Advocates for migrant families who were forcibly separated by the Trump administration in 2017 and 2018 are embarking on a new effort to locate and reunite parents and children after the federal government revealed last month that it had separated 1,556 more children than previously reported.
The search follows a painstaking process, begun in the summer of 2018 and still not complete, to reunify more than 2,800 families that the government initially identified, under orders from a federal judge in San Diego. Locating the new group could be harder, advocates say, because most of the parents have been deported to Central America and the children have been placed with U.S. foster families or other sponsors.
“We may be looking at a months- or years-long process,” said Lee Gelernt, a lawyer with the American Civil Liberties Union, which represents parents in a lawsuit challenging the government's family separation policy. “But, as we told the court, we will not stop until we find every one of these families.”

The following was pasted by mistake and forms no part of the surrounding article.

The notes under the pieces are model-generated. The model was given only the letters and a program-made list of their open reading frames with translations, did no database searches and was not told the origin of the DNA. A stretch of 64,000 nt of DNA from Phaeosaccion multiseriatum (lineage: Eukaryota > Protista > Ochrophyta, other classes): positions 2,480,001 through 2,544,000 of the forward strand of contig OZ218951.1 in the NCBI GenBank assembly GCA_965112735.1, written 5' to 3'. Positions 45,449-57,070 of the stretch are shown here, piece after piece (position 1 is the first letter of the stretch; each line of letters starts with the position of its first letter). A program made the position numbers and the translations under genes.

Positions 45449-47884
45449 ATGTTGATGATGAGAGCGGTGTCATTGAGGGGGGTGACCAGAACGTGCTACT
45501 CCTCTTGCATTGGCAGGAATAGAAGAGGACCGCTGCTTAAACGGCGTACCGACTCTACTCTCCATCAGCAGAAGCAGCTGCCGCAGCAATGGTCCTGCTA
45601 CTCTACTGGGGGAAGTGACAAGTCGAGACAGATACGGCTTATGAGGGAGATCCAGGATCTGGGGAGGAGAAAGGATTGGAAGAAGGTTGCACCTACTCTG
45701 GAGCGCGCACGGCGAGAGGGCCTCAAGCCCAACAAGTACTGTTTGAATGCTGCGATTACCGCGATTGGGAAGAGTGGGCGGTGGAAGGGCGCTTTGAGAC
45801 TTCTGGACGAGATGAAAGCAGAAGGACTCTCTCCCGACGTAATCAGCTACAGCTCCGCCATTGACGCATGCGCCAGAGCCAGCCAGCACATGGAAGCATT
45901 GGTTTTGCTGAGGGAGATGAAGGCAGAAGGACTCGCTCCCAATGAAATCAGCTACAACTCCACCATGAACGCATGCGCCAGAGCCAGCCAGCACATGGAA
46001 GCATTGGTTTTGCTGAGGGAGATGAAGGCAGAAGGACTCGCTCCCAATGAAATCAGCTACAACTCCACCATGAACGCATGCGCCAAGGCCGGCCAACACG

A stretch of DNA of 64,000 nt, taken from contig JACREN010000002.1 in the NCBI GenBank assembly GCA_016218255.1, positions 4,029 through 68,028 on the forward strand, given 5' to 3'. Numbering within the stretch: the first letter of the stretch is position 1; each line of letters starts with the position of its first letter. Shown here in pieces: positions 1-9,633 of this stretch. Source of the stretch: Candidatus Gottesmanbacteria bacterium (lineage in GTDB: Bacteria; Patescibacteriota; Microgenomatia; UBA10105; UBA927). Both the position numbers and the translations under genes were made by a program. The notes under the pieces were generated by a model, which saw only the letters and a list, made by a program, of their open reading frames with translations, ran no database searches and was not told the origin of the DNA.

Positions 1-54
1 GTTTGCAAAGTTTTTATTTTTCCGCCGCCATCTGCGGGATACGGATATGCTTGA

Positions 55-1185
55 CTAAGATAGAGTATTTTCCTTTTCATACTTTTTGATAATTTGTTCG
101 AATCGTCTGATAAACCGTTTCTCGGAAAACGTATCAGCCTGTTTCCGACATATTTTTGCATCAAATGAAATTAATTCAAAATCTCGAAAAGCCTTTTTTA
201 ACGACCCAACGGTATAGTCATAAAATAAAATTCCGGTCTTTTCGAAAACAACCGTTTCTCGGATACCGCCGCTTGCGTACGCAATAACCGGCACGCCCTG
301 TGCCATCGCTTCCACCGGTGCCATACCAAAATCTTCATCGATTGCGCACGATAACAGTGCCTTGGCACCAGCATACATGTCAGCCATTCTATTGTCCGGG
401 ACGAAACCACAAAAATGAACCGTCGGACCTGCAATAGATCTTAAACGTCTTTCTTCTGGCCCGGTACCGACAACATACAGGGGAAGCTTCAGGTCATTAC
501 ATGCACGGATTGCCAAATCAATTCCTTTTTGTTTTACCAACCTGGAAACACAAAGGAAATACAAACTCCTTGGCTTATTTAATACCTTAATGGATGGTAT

Public outcry swelled after then-Attorney General Jeff Sessions announced in April of 2018 that children would be taken away from their parents as part of a "zero tolerance" policy to criminally prosecute all adults who cross the border without authorization.
Two months later, President Trump ordered an end to the practice, and on June 26, 2018, U.S. District Judge Dana Sabraw issued an injunction barring border officials from taking kids from their parents, except in rare circumstances. Sabraw ordered the families reunified and the government identified 2,814 affected children. The ACLU then set up a "steering committee" of lawyers and advocates to track down the parents and reconnect them with their kids.
As that process was underway, the inspector general of the Department of Health and Human Services, the agency that took custody of the children, issued a report in January saying hundreds or thousands more separated kids might have passed through HHS shelters, as much as a year before the controversial practice came to light. Sabraw then ordered the government to review the records of 47,000 unaccompanied minors in HHS custody since July 1, 2017.